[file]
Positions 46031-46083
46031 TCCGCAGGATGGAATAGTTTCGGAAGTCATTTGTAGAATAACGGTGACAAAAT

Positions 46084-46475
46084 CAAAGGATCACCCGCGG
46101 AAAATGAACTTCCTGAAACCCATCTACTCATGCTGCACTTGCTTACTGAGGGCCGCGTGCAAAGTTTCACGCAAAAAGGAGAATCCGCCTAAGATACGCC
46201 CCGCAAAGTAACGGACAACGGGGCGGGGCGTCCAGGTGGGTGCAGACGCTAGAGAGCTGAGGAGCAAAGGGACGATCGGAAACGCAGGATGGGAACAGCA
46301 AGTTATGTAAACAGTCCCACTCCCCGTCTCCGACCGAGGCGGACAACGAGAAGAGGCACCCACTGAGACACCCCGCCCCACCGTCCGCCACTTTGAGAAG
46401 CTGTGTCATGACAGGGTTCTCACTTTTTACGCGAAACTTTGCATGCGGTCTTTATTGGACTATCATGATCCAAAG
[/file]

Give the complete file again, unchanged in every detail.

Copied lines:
Positions 46031-46083
46031 TCCGCAGGATGGAATAGTTTCGGAAGTCATTTGTAGAATAACGGTGACAAAAT

Positions 46084-46475
46084 CAAAGGATCACCCGCGG
46101 AAAATGAACTTCCTGAAACCCATCTACTCATGCTGCACTTGCTTACTGAGGGCCGCGTGCAAAGTTTCACGCAAAAAGGAGAATCCGCCTAAGATACGCC
46201 CCGCAAAGTAACGGACAACGGGGCGGGGCGTCCAGGTGGGTGCAGACGCTAGAGAGCTGAGGAGCAAAGGGACGATCGGAAACGCAGGATGGGAACAGCA
46301 AGTTATGTAAACAGTCCCACTCCCCGTCTCCGACCGAGGCGGACAACGAGAAGAGGCACCCACTGAGACACCCCGCCCCACCGTCCGCCACTTTGAGAAG
46401 CTGTGTCATGACAGGGTTCTCACTTTTTACGCGAAACTTTGCATGCGGTCTTTATTGGACTATCATGATCCAAAG